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Nutrition and Health 2017: Dietary therapy for children with congenital solitary functioning kidney- Zeev Katzir- Tel Aviv University | Abstract
Journal of Nutritional Disorders & Therapy

Journal of Nutritional Disorders & Therapy
Open Access

ISSN: 2161-0509

44 2039363178

Abstract

Nutrition & Health 2017: Dietary therapy for children with congenital solitary functioning kidney- Zeev Katzir- Tel Aviv University

Zeev Katzir

Contextual: Renal injury, proteinuria and hypertension, are significances of inherited private operative kidney (CSFK). Renal injury appears around 10 years of age and required dialysis by the age of 30 years. Small protein consumption lessened renal injury in animal untried models, uninephrectomized patients and kidney transplant donors and recipients. Low salt intake facilitates blood pressure control. Objective: Relevant data concerning CSFK patients had not been described thus far. We decided to look at long preventing effect of protein restriction and low-sodium diet on proteinuria, kidney function and hypertension, during this distinct population. Methods: Twenty eight children with CSFK were included during a prospective observational exposure series. Succeeding parents' arrangement, protein and salt limit: 0.85x recommended daily allowance (RDA) was started under dietitian supervision. Acquiescence confirmation was achieved by: Monitoring urinary urea nitrogen and body weight; and measuring 24 hour urine sodium. Complement (8-22 years and despicable 15.8 years) comprised clinical, growth and developmental assessment, renal function and urine protein excretion. Patients and Methods:

Twenty-eight children were included in our study. All of them had been mentioned our pediatric nephrology outpatient clinic over a period of 14 years for observation due to ultrasonographic findings of CSFK. Doubtful diagnoses were confirmed by renal dynamic scan.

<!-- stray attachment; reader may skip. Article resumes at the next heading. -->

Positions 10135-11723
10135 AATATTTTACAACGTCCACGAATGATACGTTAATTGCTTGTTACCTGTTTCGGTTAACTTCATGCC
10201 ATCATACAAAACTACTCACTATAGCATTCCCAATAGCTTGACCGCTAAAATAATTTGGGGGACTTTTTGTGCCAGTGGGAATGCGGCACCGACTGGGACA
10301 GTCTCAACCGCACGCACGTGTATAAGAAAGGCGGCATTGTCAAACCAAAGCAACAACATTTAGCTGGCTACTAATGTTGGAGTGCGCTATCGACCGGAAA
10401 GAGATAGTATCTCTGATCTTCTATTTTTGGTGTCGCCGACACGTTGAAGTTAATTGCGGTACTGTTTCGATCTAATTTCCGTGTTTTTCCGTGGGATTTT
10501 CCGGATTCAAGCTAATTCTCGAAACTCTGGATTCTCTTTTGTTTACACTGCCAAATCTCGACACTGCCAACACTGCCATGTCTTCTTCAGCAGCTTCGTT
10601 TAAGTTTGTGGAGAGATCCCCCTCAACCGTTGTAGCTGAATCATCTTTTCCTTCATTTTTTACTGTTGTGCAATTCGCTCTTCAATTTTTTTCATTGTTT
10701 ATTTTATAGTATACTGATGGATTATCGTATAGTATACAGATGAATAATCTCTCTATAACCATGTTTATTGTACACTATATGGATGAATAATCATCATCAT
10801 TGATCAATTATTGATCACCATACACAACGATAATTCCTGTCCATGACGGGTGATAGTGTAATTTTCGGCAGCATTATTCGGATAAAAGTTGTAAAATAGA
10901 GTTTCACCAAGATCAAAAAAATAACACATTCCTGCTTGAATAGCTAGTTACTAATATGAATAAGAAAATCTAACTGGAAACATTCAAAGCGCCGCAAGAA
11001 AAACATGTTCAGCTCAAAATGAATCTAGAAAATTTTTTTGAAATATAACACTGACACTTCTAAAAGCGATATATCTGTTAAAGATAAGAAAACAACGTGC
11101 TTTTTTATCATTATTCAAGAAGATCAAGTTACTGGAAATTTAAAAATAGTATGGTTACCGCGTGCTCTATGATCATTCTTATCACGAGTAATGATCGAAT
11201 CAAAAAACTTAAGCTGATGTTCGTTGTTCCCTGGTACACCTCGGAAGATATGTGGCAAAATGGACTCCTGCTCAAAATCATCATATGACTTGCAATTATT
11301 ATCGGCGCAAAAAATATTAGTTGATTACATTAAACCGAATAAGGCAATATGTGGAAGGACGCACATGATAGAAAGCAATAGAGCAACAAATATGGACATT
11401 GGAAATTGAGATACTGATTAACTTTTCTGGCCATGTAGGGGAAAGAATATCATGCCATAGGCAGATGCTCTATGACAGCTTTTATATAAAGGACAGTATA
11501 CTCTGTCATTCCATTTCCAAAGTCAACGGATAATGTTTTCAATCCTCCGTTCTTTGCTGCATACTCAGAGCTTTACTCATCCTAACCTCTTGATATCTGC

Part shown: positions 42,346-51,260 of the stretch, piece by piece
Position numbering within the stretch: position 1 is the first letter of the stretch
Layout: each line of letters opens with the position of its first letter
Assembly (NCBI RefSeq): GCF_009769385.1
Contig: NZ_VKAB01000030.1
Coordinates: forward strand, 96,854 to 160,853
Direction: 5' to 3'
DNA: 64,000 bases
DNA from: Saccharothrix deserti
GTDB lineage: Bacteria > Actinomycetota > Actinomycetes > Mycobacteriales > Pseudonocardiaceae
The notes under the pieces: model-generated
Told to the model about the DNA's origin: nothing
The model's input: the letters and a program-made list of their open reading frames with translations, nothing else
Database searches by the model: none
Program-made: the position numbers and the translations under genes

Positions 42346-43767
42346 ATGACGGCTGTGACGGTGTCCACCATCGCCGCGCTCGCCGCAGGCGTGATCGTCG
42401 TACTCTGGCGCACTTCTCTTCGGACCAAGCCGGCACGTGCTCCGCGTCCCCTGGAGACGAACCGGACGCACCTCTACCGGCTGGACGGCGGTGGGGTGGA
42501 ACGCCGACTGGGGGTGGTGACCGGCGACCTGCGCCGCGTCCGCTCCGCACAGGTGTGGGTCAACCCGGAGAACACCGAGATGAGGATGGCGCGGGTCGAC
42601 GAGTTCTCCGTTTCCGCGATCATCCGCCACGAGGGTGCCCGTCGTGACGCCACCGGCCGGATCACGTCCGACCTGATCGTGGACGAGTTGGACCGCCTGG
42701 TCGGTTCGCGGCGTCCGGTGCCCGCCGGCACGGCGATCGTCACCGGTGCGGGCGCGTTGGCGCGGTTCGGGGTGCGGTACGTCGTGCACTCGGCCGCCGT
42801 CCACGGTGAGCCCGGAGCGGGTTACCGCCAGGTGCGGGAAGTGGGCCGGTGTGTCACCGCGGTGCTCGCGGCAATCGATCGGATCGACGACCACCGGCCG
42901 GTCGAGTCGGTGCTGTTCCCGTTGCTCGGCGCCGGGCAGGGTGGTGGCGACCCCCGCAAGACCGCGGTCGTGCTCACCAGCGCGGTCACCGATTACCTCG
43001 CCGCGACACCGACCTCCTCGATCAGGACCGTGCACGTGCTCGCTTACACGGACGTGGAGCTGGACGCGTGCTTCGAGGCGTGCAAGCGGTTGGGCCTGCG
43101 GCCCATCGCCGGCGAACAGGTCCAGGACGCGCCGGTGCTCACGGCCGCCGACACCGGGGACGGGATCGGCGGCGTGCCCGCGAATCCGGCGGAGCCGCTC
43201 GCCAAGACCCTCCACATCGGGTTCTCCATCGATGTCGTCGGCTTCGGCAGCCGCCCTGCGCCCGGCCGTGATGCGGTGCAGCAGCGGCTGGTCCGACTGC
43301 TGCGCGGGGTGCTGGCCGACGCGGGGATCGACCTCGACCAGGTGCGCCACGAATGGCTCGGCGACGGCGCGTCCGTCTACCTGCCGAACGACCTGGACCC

Protein and salt restriction: 0.85 × recommended daily allowance (RDA) was started under a dietitian’s continuous supervision in every patient since weaning (breastfeeding or industrial formulae). Compliance verification of (a) protein and (b) salt restrictions was performed by (a) monitoring urinary urea nitrogen (g/24 h) and weight , consistent with the subsequent equation:

Daily protein intake(g)=[(Urinary urea nitrogen(g/24h)+0.031×Body        weight(kg)]×6.25Daily protein intake(g)=[(Urinary urea nitrogen(g/24h)+0.031×Body weight(kg)]×6.25

 

The follow-up included twice a year visits within the first 3 years then once-a-year visit. Twenty-four-hour urine collections were done from the age of three years. Just in case of doubtful accuracy of the gathering, another one was performed, after further explanation. Patients and fogeys were evaluated and instructed on each visit by paediatric nephrologists and dieticians. The entire period of follow-up was 22 years. Twenty-three completed the study, as young adults.

Statistical Analysis:

Analysis of knowledge was administered using SPSS 11.0 statistical analysis software (SPSS Inc, Chicago, IL). Outcome variables (serum creatinine, rates of RDA for protein intake and for salt intake) as descriptive statistics were calculated and reported as mean ± variance.

 

Results: